As the Democratic candidates for President of the United States are off to the races in the next few weeks, the country waits in suspense to see who will oppose one of the more controversial Presidents in American history.
Being from Washington, D.C. and a political science major, I have always tried my best to stay up to date, but in the last few months I have removed myself because the media tends to focus on politics rather than policy.
The most recent Democratic debate was the first one I watched in full this election season. I turned off the TV feeling pleased with the level of respect, civility, and cordiality that each of the candidates displayed in their debate performances. However, the content sometimes strayed away from policy plans and focused on identity politics.
Politics has always included identity, but as the American population continues to grow and diversify, identity appears to be a more pressing issue. Senator Warren and Senator Klobuchar are emphasizing their female identity, Mayor Buttigieg often discusses his sexual orientation, and Vice President Biden talks about his life as a single parent. While I understand identities make the person that is running for office, I believe that a candidate will make a strong elected official because of the policies they put in place.
Religion is one of the many categories of identity in the United States. Since the birth of this nation, freedom of religion has been at the forefront of our rights, but I fear that religion has become a weapon in the political world. For example, some people of faith use their religious background and identity to discriminate against others. Additionally, religion and religious places have become targets of political hatred.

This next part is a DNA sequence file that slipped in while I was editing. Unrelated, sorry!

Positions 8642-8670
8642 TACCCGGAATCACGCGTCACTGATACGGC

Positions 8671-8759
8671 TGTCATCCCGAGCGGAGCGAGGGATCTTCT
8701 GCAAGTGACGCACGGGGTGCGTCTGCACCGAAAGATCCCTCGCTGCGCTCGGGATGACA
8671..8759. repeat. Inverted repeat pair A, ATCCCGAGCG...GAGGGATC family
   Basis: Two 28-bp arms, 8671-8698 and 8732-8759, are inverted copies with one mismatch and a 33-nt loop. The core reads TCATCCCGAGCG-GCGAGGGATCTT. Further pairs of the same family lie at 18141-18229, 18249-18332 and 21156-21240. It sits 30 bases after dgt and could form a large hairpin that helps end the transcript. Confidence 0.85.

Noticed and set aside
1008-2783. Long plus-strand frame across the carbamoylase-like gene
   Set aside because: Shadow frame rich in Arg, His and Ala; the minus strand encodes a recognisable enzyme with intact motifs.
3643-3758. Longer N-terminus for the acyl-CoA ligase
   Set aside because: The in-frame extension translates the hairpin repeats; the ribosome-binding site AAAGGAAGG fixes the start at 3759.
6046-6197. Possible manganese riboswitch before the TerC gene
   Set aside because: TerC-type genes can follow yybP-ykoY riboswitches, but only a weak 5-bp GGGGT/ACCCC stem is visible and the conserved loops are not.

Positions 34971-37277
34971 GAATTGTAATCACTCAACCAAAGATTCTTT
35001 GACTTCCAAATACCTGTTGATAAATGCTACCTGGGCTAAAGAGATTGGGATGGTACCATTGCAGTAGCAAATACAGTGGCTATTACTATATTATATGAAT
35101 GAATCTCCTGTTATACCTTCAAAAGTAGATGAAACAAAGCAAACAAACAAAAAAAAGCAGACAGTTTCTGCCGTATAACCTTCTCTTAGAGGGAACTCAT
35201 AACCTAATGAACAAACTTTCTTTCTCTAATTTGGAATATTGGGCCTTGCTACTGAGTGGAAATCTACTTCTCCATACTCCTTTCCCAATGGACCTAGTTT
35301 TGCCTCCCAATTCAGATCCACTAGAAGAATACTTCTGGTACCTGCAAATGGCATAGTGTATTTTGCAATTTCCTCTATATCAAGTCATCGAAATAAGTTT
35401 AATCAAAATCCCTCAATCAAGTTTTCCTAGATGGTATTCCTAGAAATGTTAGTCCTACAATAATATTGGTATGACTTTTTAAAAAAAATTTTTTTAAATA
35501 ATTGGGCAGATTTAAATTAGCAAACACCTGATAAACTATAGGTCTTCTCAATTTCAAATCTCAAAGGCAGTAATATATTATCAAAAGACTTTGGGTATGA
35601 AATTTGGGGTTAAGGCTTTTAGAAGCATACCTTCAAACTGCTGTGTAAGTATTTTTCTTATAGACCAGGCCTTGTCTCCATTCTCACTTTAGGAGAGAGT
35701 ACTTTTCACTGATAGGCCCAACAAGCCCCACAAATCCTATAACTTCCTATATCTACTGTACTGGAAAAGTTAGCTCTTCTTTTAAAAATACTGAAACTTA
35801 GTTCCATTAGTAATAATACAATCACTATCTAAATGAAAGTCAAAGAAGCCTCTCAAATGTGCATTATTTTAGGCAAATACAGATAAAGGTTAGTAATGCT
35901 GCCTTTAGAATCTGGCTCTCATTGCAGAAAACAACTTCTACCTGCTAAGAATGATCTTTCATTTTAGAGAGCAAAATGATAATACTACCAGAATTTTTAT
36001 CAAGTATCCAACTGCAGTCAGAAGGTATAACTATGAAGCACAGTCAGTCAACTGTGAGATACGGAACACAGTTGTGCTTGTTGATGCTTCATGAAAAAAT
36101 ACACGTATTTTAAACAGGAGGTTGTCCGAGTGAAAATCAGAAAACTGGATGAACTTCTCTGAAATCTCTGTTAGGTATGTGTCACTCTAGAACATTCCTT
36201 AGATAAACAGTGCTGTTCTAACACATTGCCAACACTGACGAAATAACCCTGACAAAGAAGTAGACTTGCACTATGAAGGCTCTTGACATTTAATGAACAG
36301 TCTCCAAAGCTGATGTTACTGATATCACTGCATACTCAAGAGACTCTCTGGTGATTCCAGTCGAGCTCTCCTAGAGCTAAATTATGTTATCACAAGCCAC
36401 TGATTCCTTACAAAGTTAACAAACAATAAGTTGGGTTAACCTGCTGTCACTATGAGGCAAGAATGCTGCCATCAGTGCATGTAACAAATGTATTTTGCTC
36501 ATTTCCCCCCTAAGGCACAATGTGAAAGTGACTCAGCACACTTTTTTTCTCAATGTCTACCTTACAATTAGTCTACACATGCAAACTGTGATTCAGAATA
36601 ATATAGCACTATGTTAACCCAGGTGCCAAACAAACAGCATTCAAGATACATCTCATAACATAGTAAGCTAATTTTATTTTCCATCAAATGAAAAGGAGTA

Over the past decade, Americans have seen churches, synagogues, temples, and mosques targeted with violence by ignorant hateful people. I worry that the movement towards identity politics is creating more ignorance and a toxic level of allegiance because people are supporting candidates with whom they share an identity, rather than evaluating their policies and the plans they have for the county. This practice creates higher levels of polarization because smaller and smaller cohorts are formed.
Instead of using identity to choose candidates, Americans should use identity to inform their positions on policy and issues. This practice will create a better informed electorate and stronger leaders for the country.
I hope that the Interfaith Fellows of the UW-Madison Center for Religion and Global Citizenry can spend the next semester surveying, researching, and discussing the role that identity, and specifically religious identity, plays in American politics. Through our personal backgrounds and experiences we can bring a lot to the table. As we learn more about this topic and ourselves I think it would be a productive discussion to bring to the entire UW-Madison community; as I learned recently, religion plays a big role on this campus, whether you choose to participate in it or not.
Lastly, this discussion is even more important now as many freshmen, sophomores, and juniors have their first opportunity to vote for President of the United States this fall. College students have proven that they can have a large impact on elections, so it is our duty to have these difficult conversations in order to stay informed.